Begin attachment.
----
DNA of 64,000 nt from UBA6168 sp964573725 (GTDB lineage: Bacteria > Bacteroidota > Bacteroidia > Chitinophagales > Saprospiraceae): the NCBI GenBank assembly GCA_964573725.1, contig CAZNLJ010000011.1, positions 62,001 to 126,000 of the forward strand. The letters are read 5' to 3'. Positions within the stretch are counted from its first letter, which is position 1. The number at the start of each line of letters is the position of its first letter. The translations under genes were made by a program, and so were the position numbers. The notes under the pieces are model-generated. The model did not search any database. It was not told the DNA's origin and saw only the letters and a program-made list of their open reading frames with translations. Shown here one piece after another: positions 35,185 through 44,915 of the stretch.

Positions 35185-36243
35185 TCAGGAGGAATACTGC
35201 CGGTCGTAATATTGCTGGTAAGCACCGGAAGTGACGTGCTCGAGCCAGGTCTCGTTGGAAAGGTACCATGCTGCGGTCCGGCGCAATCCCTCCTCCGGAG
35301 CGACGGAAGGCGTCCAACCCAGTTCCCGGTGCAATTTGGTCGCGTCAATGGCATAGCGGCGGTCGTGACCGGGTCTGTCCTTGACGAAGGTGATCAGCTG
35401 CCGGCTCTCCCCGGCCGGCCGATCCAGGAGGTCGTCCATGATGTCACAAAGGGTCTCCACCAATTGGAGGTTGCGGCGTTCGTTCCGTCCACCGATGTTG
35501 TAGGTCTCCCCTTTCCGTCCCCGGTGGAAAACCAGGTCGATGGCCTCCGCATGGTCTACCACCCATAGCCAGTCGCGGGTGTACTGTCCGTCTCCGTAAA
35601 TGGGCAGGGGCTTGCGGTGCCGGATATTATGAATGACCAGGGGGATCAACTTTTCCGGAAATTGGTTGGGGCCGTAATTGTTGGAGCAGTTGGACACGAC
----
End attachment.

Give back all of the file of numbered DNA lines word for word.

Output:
DNA of 64,000 nt from UBA6168 sp964573725 (GTDB lineage: Bacteria > Bacteroidota > Bacteroidia > Chitinophagales > Saprospiraceae): the NCBI GenBank assembly GCA_964573725.1, contig CAZNLJ010000011.1, positions 62,001 to 126,000 of the forward strand. The letters are read 5' to 3'. Positions within the stretch are counted from its first letter, which is position 1. The number at the start of each line of letters is the position of its first letter. The translations under genes were made by a program, and so were the position numbers. The notes under the pieces are model-generated. The model did not search any database. It was not told the DNA's origin and saw only the letters and a program-made list of their open reading frames with translations. Shown here one piece after another: positions 35,185 through 44,915 of the stretch.

Positions 35185-36243
35185 TCAGGAGGAATACTGC
35201 CGGTCGTAATATTGCTGGTAAGCACCGGAAGTGACGTGCTCGAGCCAGGTCTCGTTGGAAAGGTACCATGCTGCGGTCCGGCGCAATCCCTCCTCCGGAG
35301 CGACGGAAGGCGTCCAACCCAGTTCCCGGTGCAATTTGGTCGCGTCAATGGCATAGCGGCGGTCGTGACCGGGTCTGTCCTTGACGAAGGTGATCAGCTG
35401 CCGGCTCTCCCCGGCCGGCCGATCCAGGAGGTCGTCCATGATGTCACAAAGGGTCTCCACCAATTGGAGGTTGCGGCGTTCGTTCCGTCCACCGATGTTG
35501 TAGGTCTCCCCTTTCCGTCCCCGGTGGAAAACCAGGTCGATGGCCTCCGCATGGTCTACCACCCATAGCCAGTCGCGGGTGTACTGTCCGTCTCCGTAAA
35601 TGGGCAGGGGCTTGCGGTGCCGGATATTATGAATGACCAGGGGGATCAACTTTTCCGGAAATTGGTTGGGGCCGTAATTGTTGGAGCAGTTGGACACGAC